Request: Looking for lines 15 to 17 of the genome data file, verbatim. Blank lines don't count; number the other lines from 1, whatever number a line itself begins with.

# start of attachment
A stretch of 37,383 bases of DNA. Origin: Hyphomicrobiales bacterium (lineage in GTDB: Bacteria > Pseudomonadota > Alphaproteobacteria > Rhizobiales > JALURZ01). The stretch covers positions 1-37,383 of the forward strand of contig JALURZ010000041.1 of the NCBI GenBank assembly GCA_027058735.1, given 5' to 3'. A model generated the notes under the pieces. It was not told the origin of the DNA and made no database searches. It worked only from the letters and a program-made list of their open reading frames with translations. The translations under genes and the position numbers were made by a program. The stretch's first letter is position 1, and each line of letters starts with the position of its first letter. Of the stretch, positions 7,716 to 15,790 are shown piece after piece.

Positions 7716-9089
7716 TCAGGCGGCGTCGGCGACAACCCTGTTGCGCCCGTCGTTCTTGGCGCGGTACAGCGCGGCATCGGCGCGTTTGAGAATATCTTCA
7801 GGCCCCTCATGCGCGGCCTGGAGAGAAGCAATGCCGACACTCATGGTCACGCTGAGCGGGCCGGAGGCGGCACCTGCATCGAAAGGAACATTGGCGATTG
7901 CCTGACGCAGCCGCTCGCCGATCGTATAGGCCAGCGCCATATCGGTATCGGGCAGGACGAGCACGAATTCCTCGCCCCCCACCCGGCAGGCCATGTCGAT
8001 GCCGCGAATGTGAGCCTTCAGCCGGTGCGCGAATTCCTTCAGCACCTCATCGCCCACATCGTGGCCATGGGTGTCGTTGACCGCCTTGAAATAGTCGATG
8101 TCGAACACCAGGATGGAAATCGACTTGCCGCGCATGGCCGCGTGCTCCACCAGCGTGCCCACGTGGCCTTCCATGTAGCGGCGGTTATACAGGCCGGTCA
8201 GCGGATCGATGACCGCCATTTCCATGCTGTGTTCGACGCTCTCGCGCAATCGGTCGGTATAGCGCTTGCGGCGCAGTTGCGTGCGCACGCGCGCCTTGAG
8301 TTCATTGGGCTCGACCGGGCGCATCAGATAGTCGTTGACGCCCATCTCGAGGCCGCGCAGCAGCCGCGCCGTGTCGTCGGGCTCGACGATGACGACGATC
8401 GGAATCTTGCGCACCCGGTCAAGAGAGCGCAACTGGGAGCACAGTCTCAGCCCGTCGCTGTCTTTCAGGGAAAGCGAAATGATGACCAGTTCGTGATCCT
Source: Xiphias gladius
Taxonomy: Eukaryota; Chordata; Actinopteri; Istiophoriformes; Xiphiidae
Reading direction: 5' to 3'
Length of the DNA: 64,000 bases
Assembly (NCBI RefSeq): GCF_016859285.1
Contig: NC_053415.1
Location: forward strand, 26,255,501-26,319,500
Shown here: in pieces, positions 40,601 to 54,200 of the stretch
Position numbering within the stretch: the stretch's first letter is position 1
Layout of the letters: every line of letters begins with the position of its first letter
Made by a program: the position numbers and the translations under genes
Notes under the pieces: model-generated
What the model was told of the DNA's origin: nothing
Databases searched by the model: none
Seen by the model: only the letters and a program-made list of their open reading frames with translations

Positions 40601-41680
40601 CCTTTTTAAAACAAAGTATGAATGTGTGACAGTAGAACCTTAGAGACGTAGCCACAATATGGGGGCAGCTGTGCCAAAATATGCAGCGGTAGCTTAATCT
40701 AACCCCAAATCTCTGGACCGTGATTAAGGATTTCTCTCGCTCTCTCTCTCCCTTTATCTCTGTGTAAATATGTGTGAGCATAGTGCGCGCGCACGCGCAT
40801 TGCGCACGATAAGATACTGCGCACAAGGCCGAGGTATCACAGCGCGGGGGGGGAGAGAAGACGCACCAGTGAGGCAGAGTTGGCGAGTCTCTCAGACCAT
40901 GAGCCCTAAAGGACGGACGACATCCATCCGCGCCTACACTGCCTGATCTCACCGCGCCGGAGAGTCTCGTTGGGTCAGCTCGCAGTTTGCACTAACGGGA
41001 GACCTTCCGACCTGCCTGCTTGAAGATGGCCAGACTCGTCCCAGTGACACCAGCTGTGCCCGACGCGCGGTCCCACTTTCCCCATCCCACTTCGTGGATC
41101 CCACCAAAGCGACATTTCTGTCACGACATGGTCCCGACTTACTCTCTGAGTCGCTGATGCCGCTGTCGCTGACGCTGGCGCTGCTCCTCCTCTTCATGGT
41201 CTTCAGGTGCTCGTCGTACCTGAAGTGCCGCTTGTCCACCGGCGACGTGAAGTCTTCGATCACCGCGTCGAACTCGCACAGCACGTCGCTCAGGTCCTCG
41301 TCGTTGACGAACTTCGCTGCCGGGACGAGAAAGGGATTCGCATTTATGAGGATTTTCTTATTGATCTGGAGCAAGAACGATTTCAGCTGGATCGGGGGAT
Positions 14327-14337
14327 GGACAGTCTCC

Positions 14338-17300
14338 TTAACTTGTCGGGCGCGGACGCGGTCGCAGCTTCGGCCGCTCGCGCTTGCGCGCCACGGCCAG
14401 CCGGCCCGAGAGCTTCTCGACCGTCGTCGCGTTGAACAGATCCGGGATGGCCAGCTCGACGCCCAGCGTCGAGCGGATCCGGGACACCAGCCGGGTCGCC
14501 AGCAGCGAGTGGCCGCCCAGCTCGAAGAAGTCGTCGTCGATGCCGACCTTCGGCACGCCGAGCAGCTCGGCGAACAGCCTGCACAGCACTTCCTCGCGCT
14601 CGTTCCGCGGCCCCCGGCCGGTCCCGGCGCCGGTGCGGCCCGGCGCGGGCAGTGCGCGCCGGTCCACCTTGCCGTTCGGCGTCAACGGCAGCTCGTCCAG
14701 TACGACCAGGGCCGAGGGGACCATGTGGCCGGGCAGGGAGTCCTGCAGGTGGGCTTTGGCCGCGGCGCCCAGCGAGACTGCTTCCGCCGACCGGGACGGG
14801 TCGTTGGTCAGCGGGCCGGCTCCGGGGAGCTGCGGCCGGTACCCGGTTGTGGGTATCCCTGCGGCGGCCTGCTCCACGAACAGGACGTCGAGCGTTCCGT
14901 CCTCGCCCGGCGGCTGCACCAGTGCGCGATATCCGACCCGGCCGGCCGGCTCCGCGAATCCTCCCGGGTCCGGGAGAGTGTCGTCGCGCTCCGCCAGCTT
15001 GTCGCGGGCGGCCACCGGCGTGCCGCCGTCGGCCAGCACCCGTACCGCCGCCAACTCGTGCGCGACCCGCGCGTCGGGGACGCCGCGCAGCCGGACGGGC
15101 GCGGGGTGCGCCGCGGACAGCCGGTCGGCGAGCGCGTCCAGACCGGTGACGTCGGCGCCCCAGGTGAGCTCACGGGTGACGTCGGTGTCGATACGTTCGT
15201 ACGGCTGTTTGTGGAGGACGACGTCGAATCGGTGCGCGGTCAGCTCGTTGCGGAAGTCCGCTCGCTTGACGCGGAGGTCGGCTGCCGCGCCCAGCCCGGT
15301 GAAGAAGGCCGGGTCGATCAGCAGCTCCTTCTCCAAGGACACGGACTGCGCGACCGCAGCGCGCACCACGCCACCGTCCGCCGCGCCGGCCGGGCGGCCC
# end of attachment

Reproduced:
Assembly (NCBI RefSeq): GCF_016859285.1
Contig: NC_053415.1
Location: forward strand, 26,255,501-26,319,500